David Cameron unveils this year's campaign poster. Photo: Christopher Furlong/Getty Images
Show Hide image

Instant messaging: looking back on the golden age of political advertising

Sam Delaney’s Mad Men and Bad Men: What Happened when British Politics Met Advertising captures forty years of politics – through posters.

Mad Men and Bad Men: What Happened When British Politics Met Advertising
Sam Delaney
Faber & Faber, 320pp, £14.99

The only rational people in politics are floating voters. To be a non-floating voter is to believe something preposterous: that one party is always right. A floater would have been right to vote for the Tories in 1979 to curb the anti-democratic power of the unions; and would be right to vote for Labour now, to avoid Osborne’s neoliberal fantasies – if it weren’t for the inspissated gloom that hangs like a cloud of soot over Ed Miliband.

Without floaters, we would live not in a democracy but in a state of permanent tribal warfare. There would also be no need for party political broadcasts, pollsters, advertising or marketing; the only figure that would matter would be the birth rate of the respective party adherents. But we do have floaters – lots of them – and so we must put up with all the manipulative wiles and harassments of the modern media.

The question then becomes: does any of it work? And, if it does, how does it work? Sam Delaney admits he began this thorough and intelligent book in the belief that political advertising is pointless but he arrives, finally, at a more subtle view. “Admen,” he concludes, “the good ones anyway, help politicians put their complicated ideas into succinct packages ... All they really want to do is help make sense of what politicians are trying to explain. And that is a deeply democratic objective.”

After some initial historical background, the story Delaney tells begins and ends with two Tory election victories, in 1979 and in 2010. This, in turn, is divided into two phases separated by Tony Blair’s Labour victory in 1997. The story is told partly through personal recollection and involvement. The author’s uncle Tim Delaney was an adman who worked on Jim Callaghan’s unwinnable 1979 campaign. There are also very good interviews with formidable figures such as Chris Patten and Norman Tebbit. Delaney is no prose stylist and the introduction is distinctly rocky but when he hits his stride his account is swift and readable.

The significance of 1979 is captured in a description of an encounter in a Soho restaurant a year earlier. Lunching on champagne and “huge spoonfuls” of caviar were Gordon Reece, the director of publicity for the Tories, and Tim Bell, the chairman of the advertising agency Saatchi & Saatchi, which Reece had just hired. One of the ensuing posters – “Labour Isn’t Working”, with its snaking dole queue – defined the new, aggressive, negative, shockingly simplified style that was to dominate British political advertising until 1997.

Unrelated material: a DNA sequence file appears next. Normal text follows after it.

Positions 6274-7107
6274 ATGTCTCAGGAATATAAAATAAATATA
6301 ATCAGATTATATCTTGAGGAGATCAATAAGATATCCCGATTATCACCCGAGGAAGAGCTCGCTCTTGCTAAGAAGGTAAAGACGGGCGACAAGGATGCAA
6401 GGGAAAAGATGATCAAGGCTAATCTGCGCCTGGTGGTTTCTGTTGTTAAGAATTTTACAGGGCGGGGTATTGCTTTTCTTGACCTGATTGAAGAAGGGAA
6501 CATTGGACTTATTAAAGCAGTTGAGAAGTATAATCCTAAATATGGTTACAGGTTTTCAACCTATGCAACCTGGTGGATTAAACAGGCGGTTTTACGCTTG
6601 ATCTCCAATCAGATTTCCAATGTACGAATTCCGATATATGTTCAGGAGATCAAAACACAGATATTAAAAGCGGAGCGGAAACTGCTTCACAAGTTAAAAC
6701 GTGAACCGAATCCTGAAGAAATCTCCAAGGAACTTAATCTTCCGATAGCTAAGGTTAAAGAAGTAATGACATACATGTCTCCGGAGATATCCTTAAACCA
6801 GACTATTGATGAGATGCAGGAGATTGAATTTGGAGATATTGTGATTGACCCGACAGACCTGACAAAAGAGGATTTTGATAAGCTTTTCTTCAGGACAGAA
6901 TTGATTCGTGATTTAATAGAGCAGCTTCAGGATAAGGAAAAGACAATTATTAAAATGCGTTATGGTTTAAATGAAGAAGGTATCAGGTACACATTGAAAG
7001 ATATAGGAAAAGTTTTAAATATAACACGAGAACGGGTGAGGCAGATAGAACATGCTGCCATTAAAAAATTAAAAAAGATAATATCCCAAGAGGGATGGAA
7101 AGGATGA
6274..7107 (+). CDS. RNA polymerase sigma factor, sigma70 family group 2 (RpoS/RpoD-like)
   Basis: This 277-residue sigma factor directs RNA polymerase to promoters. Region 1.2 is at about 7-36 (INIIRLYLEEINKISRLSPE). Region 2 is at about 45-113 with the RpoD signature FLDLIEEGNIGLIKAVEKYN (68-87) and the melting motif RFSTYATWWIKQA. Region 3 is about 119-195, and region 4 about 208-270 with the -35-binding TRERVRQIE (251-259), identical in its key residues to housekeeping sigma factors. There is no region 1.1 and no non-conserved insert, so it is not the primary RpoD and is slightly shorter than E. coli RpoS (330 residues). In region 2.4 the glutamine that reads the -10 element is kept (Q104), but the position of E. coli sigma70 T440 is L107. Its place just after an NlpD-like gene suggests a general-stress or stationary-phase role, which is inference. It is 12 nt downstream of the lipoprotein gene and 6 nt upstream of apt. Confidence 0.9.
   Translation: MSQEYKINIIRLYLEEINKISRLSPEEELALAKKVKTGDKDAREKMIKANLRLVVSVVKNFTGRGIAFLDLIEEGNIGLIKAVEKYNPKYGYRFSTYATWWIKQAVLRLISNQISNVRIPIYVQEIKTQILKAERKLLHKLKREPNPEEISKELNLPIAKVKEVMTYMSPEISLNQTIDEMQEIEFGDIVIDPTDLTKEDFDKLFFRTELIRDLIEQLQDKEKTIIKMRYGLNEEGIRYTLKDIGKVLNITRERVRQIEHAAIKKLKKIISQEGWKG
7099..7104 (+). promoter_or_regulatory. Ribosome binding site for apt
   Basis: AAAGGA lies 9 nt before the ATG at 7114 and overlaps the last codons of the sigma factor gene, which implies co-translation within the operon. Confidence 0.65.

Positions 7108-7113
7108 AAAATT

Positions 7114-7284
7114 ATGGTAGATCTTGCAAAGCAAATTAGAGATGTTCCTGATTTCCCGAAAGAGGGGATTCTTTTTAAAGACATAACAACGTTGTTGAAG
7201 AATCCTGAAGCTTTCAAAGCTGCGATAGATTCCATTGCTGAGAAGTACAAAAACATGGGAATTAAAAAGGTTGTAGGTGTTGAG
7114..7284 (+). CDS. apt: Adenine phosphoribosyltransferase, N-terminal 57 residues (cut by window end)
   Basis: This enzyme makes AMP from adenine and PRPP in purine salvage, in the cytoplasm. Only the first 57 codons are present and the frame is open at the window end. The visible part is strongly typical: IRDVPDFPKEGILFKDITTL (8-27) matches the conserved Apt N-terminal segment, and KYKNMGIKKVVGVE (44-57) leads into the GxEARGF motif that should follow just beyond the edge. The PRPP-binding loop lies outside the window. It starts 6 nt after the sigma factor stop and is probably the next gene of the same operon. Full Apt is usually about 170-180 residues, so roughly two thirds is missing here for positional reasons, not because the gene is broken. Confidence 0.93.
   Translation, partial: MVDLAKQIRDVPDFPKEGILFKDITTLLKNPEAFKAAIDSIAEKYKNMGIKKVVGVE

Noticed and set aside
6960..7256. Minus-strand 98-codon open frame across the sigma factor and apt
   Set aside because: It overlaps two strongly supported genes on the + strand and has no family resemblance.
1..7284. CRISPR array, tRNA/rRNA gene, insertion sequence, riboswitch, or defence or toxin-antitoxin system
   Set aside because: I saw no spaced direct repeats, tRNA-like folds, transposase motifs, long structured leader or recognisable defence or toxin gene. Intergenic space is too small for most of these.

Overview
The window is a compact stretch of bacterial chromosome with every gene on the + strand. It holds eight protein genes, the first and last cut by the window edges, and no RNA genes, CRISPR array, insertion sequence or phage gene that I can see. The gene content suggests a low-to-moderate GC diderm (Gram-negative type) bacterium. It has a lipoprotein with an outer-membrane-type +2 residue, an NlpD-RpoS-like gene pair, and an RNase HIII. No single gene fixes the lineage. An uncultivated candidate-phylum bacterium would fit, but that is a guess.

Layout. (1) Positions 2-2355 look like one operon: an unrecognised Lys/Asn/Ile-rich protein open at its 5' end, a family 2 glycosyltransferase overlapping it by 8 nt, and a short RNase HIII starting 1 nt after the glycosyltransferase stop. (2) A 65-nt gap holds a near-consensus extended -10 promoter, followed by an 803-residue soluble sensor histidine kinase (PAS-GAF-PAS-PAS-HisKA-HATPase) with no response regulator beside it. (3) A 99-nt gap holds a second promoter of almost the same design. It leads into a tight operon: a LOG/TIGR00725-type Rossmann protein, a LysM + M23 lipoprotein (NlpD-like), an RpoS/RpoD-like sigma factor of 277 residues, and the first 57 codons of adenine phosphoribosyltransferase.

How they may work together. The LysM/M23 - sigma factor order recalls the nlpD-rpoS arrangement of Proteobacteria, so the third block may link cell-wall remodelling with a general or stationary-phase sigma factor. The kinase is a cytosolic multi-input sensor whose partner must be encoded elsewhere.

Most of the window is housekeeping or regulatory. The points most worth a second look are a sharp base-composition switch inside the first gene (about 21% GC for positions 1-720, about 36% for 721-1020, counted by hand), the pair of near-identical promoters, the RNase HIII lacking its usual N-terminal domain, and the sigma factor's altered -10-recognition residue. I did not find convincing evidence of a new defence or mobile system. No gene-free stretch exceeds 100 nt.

Did this campaign work in the sense of ensuring Margaret Thatcher’s victory? No. After the Winter of Discontent, Callaghan’s Labour was doomed – and, indeed, more doomed than anybody then realised. The party stayed out of power for 18 years.

Michael Foot’s 1983 campaign would also have been doomed even without the suicidal manifesto. The adman Johnny Wright – he appears here as witty and fatalistic – tried his best with negative poster lines such as: “Are you going to vote for Mag the knife?” It was all in vain. Now Wright believes that the effect of such advertising is indirect: it raises the morale of party workers.

What Foot’s defeat achieved was to start the process of reform that led to Blair’s 1997 victory. Neil Kinnock, Peter Mandelson and Philip Gould moved in to drag Labour from the left to the centre. The advertising for the 1987 campaign (with lines such as “The country is crying out for change”) showed a muted recognition of the power of Saatchi-ism but voters were still too scared to vote for a change. It wasn’t until 1992, with Thatcher deposed, that Labour had a serious chance of winning. The Tories’ first impulse was not to hire the Saatchis: they were regarded as “divisive, egomaniacal and destructive”. But in the end, the brothers were approached and Shaun Woodward, John Major’s spin doctor, learned the S&S message: kill or be killed. They tried to terrify voters with Labour’s tax plans.